At the end of May, Victorian premier Daniel Andrews announced the staged reopening of the economy. Fast forward a month, and the government is resorting to dramatic new measures, like the targeted lockdown of suburbs identified as hotspots.
Inevitably, different sections of the establishment are scrambling to find scapegoats to blame for this mess. First were the 100,000 who marched for Black lives through Melbourne’s CBD last month. “Victorians have sacrificed so much to keep each other safe during the coronavirus pandemic, but all the hard work could have been undone by Melbourne’s Black Lives Matter protest”, state politics editor Shannon Deery wrote in the Herald Sun. This supposed concern for public health was hard to believe, coming from a publication that has downplayed the virus and agitated to reopen the economy.
It has since been confirmed that no new cases in Victoria were linked to the Black Lives Matter demonstration. But this hasn’t stopped a continued wave of denunciation, and heavy fines imposed on the protest organisers by the Andrews government. This was not enough for the state opposition leader, Michael O’Brien, who accused Andrews of making “too many excuses for left wing protesters”. When the chief medical officers repeatedly clarified that the protest was not responsible for any new outbreak, Liberal ministers shifted the goalposts. Now they claimed that, while the protest might not be directly responsible for any new transmissions, it encouraged others to get outdoors and spread the virus.
The media joined the pile-on, for several weeks peppering the chief health officer with questions about new cases related to the march. It was almost as if they were hoping for a new outbreak to blame on protesters. Then came the political right’s favourite method of deflection – racist scapegoating. Andrew Bolt fired the opening salvo, labelling coronavirus a crisis “made by multiculturalism”. Peta Credlin, former chief of staff to Tony Abbott, blamed the outbreak on the illiteracy of the South Sudanese community – a racist fabrication so blatantly dishonest that her current employer Sky News issued a rare retraction.
The focus on African and Muslim migrants reflects their status as targets of racist persecution. As always, it plays a role in whipping up racist division, as well as justifying the particularly appalling treatment oppressed minorities are subjected to. And when they do get sick, migrants from non-English speaking backgrounds don’t get the support they need. It was reported this week that the company contracted to manage “crisis communication” (instructions for those carrying the virus) wasn’t asked until 29 June to make information available in languages other than English.
There are other relevant factors that help explain the second wave, which have been ignored by the political right because they don’t involve attacking protesters or promoting racism. One is the government choosing to open the economy rather than attempt to eliminate the virus. Judging by the outcomes in other states, coronavirus eradication is possible – even when it hasn’t been the stated goal. But business profits being prioritised above social wellbeing has contributed to the outbreak continuing in Victoria.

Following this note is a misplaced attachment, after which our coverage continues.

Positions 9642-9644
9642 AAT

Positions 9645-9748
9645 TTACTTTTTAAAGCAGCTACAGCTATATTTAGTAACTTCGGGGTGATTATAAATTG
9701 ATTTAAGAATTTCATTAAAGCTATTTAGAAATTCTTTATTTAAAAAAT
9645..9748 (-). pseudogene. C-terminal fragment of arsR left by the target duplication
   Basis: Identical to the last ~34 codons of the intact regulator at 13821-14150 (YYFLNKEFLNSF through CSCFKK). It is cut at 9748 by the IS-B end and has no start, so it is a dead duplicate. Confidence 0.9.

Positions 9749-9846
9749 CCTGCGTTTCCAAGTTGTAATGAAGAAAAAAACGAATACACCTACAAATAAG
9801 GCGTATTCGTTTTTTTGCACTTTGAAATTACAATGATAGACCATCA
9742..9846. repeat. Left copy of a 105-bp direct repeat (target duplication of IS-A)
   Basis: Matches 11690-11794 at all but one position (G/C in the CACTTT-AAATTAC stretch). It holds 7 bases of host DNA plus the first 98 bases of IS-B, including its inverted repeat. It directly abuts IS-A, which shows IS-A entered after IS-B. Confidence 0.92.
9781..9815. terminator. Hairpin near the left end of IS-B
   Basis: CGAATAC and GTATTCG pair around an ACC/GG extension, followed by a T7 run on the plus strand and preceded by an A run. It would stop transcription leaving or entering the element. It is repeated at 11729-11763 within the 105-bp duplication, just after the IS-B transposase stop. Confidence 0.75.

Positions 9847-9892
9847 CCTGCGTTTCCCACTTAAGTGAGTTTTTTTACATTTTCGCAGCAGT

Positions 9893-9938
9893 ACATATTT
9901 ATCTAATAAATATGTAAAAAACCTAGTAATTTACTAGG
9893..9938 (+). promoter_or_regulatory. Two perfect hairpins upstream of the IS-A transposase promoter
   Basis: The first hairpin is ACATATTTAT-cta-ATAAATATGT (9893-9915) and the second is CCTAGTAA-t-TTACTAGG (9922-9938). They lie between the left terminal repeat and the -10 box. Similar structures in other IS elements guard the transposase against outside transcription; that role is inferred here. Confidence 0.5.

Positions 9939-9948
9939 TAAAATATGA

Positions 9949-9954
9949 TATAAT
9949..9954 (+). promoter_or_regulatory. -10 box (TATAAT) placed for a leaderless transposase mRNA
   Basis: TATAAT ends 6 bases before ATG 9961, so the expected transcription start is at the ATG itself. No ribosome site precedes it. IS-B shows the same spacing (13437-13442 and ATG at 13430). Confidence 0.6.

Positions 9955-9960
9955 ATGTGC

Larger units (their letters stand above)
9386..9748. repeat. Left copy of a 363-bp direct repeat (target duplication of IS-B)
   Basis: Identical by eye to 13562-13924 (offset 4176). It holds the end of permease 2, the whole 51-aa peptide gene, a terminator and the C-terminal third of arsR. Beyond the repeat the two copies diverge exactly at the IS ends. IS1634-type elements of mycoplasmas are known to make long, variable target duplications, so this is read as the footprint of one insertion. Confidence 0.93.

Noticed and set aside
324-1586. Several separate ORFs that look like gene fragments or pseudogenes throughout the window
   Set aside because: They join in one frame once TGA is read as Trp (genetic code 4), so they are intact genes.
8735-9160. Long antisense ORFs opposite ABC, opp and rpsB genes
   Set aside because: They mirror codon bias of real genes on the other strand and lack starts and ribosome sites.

And the unwillingness of the government to discipline companies that endanger workers’ safety has also created a dangerous situation. A worker employed by ISS, a cleaning firm, was sent home from Flinders Street Station on 15 June after testing positive to the virus. But Metro Trains didn’t tell workers at the station for more than a week. Five new cases have been linked to the Laverton Coles distribution centre, where an employee worked alongside hundreds of others for three days while infectious. Many cases have been found in highly casualised, insecure and non-essential workplaces such as McDonald’s, Hugo Boss and H&M.
The worst outbreak in Victoria to date, the Cedar Meats cluster that led to 110 confirmed cases, was a product of corporate criminality like the Flinders Street incident. Management at the factory dismissed reports of illness from workers as “rumour and innuendo”. Before the business finally shut down operations weeks after the first case was confirmed, workers were ordered to perform 11-hour shifts to increase production and complete orders.
While the Andrews government is happy to fine protest organisers for their alleged irresponsibility, it worked with Cedar Meats to cover up the neglect. Andrews refused to name the company responsible for the cluster – until it was revealed that the Cedar Meats boss was a long-time Labor Party member and donor.
Without a willingness to seriously prosecute, fine and jail bosses that endanger workers’ lives, and with them the health and safety of society, it will be impossible to prevent more of these outrages in the future.
Perhaps most scandalously, the Andrews government itself is directly responsible for many of the new cases. In a press conference on 30 June, Andrews conceded that breaches in quarantine hotels hosting international arrivals have been a key driver of the outbreak. At the Stamford Plaza in the CBD and the Rydges hotel in Carlton, subcontracted private security guards were given little training and inadequate protective equipment. Predictably, they caught the virus and spread it. The lack of government oversight and management meant that it took whistle blowers to bring these problems to light. So while the premier and health minister berated families for holding gatherings in accordance with the rules, their own mismangement of quarantine was spreading infection recklessly and entirely unnecessarily.
The political right, in the parliament and in the media, is more concerned with deflecting blame and stoking racism than with genuinely learning the lessons from Victoria’s second wave.